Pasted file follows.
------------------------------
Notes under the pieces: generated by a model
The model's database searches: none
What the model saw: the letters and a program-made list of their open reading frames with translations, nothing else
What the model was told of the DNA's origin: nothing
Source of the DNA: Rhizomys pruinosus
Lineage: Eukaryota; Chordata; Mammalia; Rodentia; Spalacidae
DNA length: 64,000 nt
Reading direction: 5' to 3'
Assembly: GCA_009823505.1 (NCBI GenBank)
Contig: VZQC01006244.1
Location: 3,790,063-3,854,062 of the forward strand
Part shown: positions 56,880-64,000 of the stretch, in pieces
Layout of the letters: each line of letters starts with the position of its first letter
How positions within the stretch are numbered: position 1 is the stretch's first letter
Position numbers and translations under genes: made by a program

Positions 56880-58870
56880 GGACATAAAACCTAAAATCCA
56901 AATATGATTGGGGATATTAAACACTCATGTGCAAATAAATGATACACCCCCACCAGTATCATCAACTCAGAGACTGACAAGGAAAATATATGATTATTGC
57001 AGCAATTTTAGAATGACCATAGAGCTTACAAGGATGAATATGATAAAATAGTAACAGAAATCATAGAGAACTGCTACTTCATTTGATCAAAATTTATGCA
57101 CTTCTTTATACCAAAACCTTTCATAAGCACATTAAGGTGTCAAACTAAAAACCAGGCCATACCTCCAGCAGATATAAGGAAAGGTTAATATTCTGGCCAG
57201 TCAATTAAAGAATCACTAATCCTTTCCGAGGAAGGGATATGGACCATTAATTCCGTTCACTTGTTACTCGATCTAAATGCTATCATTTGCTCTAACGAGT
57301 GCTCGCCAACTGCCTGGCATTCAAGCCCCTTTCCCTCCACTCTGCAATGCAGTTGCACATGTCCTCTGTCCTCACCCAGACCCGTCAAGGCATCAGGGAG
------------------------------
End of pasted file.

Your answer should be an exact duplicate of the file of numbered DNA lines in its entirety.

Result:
Notes under the pieces: generated by a model
The model's database searches: none
What the model saw: the letters and a program-made list of their open reading frames with translations, nothing else
What the model was told of the DNA's origin: nothing
Source of the DNA: Rhizomys pruinosus
Lineage: Eukaryota; Chordata; Mammalia; Rodentia; Spalacidae
DNA length: 64,000 nt
Reading direction: 5' to 3'
Assembly: GCA_009823505.1 (NCBI GenBank)
Contig: VZQC01006244.1
Location: 3,790,063-3,854,062 of the forward strand
Part shown: positions 56,880-64,000 of the stretch, in pieces
Layout of the letters: each line of letters starts with the position of its first letter
How positions within the stretch are numbered: position 1 is the stretch's first letter
Position numbers and translations under genes: made by a program

Positions 56880-58870
56880 GGACATAAAACCTAAAATCCA
56901 AATATGATTGGGGATATTAAACACTCATGTGCAAATAAATGATACACCCCCACCAGTATCATCAACTCAGAGACTGACAAGGAAAATATATGATTATTGC
57001 AGCAATTTTAGAATGACCATAGAGCTTACAAGGATGAATATGATAAAATAGTAACAGAAATCATAGAGAACTGCTACTTCATTTGATCAAAATTTATGCA
57101 CTTCTTTATACCAAAACCTTTCATAAGCACATTAAGGTGTCAAACTAAAAACCAGGCCATACCTCCAGCAGATATAAGGAAAGGTTAATATTCTGGCCAG
57201 TCAATTAAAGAATCACTAATCCTTTCCGAGGAAGGGATATGGACCATTAATTCCGTTCACTTGTTACTCGATCTAAATGCTATCATTTGCTCTAACGAGT
57301 GCTCGCCAACTGCCTGGCATTCAAGCCCCTTTCCCTCCACTCTGCAATGCAGTTGCACATGTCCTCTGTCCTCACCCAGACCCGTCAAGGCATCAGGGAG